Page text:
No one should live without access to health care. But fulfilling that principle requires helping our population overcome many of obstacles in West Virginia, including our high poverty rate and our state’s rural landscape. Nineteen percent of our state’s population lives in poverty, the fourth-highest rate in the nation- and the poverty rates are even higher for women (21 percent) and for people of color (31 percent). (This op-ed was published on the Dominion Post’s editorial page).
One vital resource for ensuring access to care for rural and low-income West Virginians is the Title X Family Planning Program. The Title X program was enacted by President Richard Nixon in 1970 as part of the Public Health Service Act. It was designed specifically to prioritize the needs of low-income and uninsured people and is still the only federal grant program to do so. The Title X program provides low- or no-cost access to basic family planning care, including birth control, cancer screenings, STI testing and treatment, and regular well-woman exams.
Each year, Title X provides around $2.3 million in federal funding to serve approximately 70,000 patients in West Virginia, most of whom are low-income and underinsured. 91 percent of those who rely on Title X services are women, but men also benefit from cancer screenings and STI treatment. Sixty percent of all patients have incomes below 250 percent of the federal poverty level, or about $37,470/year for a single person. Family planning services covered by Title X funding are estimated to save the state and federal government $82 million per year in West Virginia, a significant return on investment.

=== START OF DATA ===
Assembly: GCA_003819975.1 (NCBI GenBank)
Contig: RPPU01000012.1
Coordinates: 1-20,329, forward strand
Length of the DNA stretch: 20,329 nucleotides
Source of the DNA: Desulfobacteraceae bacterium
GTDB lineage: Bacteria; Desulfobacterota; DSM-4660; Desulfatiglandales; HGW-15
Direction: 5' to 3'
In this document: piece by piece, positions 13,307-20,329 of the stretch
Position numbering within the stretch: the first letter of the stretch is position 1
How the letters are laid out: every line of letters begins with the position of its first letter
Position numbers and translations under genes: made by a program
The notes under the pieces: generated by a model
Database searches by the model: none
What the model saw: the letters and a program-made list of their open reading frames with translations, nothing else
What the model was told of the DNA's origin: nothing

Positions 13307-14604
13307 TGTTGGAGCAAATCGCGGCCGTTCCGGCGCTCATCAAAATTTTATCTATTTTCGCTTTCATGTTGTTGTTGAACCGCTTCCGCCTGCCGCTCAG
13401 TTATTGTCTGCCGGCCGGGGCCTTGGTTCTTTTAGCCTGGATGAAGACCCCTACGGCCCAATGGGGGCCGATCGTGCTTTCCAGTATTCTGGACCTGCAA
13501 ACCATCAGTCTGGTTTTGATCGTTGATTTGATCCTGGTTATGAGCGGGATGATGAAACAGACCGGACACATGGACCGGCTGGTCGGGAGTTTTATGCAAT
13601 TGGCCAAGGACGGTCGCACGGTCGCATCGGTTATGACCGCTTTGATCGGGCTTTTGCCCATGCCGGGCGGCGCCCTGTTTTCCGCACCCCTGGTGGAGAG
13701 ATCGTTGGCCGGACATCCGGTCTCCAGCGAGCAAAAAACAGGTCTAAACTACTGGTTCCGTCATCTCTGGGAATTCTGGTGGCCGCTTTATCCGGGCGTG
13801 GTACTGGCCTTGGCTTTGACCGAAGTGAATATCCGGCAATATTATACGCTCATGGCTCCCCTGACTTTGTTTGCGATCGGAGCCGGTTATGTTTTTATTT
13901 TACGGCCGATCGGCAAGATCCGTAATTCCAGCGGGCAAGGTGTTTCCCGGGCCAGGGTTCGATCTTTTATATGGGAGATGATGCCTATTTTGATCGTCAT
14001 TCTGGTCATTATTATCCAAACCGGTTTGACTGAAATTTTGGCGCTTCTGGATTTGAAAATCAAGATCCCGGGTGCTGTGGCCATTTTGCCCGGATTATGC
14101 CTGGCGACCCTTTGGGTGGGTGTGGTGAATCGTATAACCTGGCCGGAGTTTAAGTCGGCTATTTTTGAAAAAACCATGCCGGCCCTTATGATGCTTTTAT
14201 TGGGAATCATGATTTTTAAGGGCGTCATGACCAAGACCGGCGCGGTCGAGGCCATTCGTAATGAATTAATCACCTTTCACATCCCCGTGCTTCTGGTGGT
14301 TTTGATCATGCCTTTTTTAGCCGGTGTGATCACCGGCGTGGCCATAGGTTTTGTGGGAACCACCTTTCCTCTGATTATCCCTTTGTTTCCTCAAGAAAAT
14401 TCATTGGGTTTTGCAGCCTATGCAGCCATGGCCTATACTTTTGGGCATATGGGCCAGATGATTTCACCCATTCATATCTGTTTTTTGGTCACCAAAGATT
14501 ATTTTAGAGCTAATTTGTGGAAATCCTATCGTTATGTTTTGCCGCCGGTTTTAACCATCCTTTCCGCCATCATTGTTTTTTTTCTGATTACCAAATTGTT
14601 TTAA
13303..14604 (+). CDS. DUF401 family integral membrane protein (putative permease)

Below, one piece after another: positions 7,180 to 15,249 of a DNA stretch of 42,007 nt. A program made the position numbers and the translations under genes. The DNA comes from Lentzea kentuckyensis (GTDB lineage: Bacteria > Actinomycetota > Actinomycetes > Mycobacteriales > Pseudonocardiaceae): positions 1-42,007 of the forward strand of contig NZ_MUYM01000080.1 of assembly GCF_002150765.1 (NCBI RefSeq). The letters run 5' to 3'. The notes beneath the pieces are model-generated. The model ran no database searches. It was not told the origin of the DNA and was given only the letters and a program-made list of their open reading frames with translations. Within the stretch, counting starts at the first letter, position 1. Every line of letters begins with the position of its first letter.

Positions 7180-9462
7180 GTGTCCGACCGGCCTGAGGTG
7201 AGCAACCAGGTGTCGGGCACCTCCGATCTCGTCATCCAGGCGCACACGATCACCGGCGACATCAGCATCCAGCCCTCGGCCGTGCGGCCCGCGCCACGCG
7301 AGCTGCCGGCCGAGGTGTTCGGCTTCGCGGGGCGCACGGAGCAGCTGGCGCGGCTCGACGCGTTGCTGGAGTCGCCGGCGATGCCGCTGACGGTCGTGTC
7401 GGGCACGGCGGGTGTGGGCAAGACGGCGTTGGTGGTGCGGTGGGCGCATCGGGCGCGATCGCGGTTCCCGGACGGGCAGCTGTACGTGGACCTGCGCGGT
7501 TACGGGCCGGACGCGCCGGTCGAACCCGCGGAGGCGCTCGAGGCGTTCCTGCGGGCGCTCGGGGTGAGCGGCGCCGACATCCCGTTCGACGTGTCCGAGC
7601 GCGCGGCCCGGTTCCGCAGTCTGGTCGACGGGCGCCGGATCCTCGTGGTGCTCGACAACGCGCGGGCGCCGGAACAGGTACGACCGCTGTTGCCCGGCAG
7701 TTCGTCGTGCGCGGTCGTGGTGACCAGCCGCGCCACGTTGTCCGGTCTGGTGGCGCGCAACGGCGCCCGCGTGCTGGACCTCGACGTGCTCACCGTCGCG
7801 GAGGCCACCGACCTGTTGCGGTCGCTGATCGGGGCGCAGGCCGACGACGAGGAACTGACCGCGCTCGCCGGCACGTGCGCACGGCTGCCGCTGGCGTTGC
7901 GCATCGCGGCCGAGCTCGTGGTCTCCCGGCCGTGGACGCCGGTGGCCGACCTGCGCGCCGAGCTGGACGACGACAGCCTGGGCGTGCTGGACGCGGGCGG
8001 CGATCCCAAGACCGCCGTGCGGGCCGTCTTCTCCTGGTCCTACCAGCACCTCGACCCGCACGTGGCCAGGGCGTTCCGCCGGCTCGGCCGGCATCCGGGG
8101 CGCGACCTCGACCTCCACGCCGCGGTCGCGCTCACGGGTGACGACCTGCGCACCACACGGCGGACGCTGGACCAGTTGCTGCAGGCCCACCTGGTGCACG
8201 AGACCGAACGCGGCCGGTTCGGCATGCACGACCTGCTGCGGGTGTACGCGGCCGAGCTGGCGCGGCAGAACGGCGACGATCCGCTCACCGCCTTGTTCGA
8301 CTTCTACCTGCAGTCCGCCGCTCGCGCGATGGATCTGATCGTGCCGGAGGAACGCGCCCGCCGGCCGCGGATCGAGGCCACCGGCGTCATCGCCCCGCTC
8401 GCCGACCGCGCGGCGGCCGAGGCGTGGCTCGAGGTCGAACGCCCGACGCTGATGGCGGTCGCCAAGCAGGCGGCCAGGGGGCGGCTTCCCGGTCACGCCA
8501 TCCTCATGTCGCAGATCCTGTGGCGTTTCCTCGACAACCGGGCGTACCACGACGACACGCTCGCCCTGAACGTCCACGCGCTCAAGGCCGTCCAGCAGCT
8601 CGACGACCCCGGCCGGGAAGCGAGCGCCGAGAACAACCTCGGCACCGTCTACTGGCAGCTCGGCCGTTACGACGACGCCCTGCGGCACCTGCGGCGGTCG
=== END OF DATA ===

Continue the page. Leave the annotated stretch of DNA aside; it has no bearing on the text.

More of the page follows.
Title X-funded health centers are often the only family planning facilities operating in our rural communities. In 2015, there were 146 Title X health centers across the state including health departments, hospital-based providers, and community health centers. Nearly all are located in underserved areas. If these clinics lose their Title X funding, there are no other providers nearby who would be able to step in and serve the same populations.
Unfortunately, funding for Title X facilities has been threatened by a Trump Administration gag rule that will limit medical providers from providing full and accurate health information to patients. The gag rule threatening Title X funding is deeply unpopular with both the public and health care providers. If this rule goes into effect, many Title X providers will no longer be able to serve their patients and some will be at risk of closing.
West Virginia already faces serious challenges providing accessible health care, and the Title X gag rule would exacerbate these challenges and leave many West Virginians without affordable access to family planning services. Our policymakers should focus on expanding access to health care rather than rolling it back.
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